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Massachusetts Employee’s Workers’ Compensation Award Overturned Because He Failed to Meet His Evidentiary Burden

DSC03420-B3 morguefile DodgertonSkillhauseA Massachusetts employee who seeks to recover benefits for the aggravation of a pre-existing condition must establish that a workplace accident was a major cause of his or her injury.  In Aleman v. City of Boston, a worker with a history of back injuries hurt his right ankle when he tripped on uneven concrete at work in October 2008.  As a result, the man received § 34 temporary total incapacity workers’ compensation benefits through July 2009.  After that, the employee returned to work on a limited basis and received § 35 partial incapacity payments through October 2009.  The employee then began performing his full work duties.  The following month, the worker underwent an MRI and received two steroid injections in his back.  The employee did not return to work until his physician released him without restrictions in February 2010.

In July 2012, the employee apparently began suffering pain in his back and leg after he fell once again at work.  According to the worker’s doctor, the man’s pain likely resulted from an aggravation of his prior back injuries.  In addition, a medical examiner who evaluated the worker at his employer’s request stated the man’s July 2012 injury aggravated his earlier spinal harm.  A § 11A impartial doctor also found that the man’s workplace accident aggravated his prior lumbar injury.  The neutral medical examiner stated the worker was rendered totally disabled as a result.  A few months later, another physician offered testimony that the employee’s back and other pain was directly related to his 2012 injury.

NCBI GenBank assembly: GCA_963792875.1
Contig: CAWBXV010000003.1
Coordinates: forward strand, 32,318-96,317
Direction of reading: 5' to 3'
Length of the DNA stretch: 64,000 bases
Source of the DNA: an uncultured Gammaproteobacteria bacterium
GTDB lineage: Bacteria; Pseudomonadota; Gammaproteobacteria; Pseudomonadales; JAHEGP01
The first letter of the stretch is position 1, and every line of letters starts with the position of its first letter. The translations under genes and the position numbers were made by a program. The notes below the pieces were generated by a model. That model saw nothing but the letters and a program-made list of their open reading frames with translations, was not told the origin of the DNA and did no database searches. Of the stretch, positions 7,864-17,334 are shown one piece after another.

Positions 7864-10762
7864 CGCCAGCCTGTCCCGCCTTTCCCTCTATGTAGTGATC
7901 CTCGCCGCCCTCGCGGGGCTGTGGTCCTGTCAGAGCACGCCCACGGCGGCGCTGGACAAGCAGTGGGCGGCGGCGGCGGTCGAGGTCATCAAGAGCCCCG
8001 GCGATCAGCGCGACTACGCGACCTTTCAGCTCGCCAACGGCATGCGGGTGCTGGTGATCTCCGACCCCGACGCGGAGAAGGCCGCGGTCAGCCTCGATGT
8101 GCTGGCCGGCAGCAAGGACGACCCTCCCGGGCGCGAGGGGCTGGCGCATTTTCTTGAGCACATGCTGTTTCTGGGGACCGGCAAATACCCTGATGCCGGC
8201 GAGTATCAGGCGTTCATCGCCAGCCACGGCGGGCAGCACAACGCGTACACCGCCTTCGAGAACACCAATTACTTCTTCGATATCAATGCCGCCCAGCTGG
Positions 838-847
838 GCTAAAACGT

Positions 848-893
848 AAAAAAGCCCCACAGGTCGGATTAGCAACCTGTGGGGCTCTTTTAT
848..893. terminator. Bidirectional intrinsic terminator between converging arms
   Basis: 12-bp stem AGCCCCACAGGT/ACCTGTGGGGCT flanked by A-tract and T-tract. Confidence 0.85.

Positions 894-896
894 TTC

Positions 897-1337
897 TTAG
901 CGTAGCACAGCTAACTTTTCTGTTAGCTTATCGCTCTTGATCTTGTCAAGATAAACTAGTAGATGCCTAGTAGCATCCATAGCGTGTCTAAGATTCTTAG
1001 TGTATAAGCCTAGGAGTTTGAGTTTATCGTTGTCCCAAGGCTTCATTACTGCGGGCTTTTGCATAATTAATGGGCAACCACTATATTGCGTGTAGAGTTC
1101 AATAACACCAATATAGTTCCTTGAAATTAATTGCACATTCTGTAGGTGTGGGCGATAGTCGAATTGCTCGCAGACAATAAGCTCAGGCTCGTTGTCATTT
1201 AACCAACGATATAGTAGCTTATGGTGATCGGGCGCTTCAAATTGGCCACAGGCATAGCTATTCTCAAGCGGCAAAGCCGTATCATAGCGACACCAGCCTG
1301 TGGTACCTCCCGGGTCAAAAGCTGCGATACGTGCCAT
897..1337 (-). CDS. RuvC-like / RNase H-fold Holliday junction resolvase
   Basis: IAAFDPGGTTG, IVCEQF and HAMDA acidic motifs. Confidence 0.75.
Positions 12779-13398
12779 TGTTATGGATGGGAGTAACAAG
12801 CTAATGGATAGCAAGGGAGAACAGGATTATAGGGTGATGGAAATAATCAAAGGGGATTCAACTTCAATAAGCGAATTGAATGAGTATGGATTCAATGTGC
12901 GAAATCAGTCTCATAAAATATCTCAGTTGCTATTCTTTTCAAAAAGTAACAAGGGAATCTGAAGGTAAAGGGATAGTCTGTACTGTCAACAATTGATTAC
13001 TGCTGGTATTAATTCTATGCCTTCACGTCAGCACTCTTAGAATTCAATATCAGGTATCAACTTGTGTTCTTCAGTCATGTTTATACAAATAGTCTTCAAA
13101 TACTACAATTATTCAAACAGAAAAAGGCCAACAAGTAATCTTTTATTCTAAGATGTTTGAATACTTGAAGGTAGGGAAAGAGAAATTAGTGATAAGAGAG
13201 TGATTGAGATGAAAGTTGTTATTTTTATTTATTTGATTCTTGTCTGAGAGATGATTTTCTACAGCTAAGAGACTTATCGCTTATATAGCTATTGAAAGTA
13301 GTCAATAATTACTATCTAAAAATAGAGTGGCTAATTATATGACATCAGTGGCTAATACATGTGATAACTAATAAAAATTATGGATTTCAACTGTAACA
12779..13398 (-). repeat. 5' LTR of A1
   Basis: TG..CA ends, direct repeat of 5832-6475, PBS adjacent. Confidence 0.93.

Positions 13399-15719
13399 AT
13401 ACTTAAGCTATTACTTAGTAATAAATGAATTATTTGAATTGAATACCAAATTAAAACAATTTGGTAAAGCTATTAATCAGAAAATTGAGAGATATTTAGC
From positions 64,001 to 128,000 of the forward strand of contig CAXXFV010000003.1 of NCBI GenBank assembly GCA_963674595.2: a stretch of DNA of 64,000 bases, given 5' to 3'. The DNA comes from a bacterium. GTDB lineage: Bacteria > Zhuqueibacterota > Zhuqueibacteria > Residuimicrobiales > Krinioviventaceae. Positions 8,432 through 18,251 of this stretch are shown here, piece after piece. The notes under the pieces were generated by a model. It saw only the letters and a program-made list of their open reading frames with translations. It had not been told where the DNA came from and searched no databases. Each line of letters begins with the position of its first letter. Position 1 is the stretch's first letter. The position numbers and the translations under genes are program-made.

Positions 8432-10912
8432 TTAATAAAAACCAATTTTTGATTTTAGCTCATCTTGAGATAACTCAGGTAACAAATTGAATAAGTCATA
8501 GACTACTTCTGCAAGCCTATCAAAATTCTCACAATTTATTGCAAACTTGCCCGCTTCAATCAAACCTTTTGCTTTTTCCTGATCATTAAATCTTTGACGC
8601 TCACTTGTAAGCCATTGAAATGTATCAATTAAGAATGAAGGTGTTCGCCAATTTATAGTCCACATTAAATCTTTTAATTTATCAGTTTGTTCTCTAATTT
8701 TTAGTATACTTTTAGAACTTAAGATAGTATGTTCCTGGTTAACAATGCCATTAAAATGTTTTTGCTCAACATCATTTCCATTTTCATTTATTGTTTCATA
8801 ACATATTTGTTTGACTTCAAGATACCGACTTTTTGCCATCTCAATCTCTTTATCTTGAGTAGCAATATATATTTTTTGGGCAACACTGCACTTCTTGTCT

An administrative judge adopted the opinions of the various doctors and ruled that the worker met his burden under § 1(7A).  As a result, the judge ordered the worker’s employer to pay him ongoing § 34 workers’ compensation benefits related to his July 2012 job-related fall, beginning in January 2013.  Despite this, the judge did not state the employee’s work injury was a major cause of his disability.  After that, both parties filed an appeal with the Department of Industrial Accidents Reviewing Board.

On appeal, the employer claimed the administrative judge adopted medical evidence that was not sufficient to establish the man’s workplace harm was a major cause of his disability.  The Board said that, although the judge was not required to adhere to the exact language included in § 1(7A), the evidence on which his decision was based must be “substantially equivalent.”  Since the medical evidence offered in the worker’s case only established that the man aggravated his pre-existing back injury, the Board said it was not enough to demonstrate the workplace incident was a major cause of his disability.  As a result, the Department of Industrial Accidents Reviewing Board reversed the administrative judge’s decision and vacated the man’s workers’ compensation benefits award.

If you were injured at work in Massachusetts, you should discuss your right to recover benefits with a hardworking Boston workers’ compensation lawyer as soon as you are able. The caring attorneys at Kantrovitz & Associates, P.C. are here to help you recover the financial compensation you deserve based on the severity of your workplace accident. To speak with a dedicated workers’ compensation advocate today, call Kantrovitz & Associates, P.C. at 800-367-0871 or contact us online.

Additional Resources:

Aleman v. City of Boston, Department of Industrial Accidents Reviewing Board Decision Nos. 017924-12 and 029551-08 (June 23, 2015)

More Blog Posts:

Massachusetts Observes Workers’ Memorial Day in Honor of Employees Killed in Workplace Accidents, May 26, 2015, Massachusetts Workers’ Compensation Lawyer Blawg

Massachusetts Correctional Officer Denied Closed Period Workers’ Compensation Benefits Where Work Stress Was Not a Major Cause of Medical Symptoms, May 21, 2015, Massachusetts Workers’ Compensation Lawyer Blawg

Photo Credit: DodgertonSkillhause, MorgueFile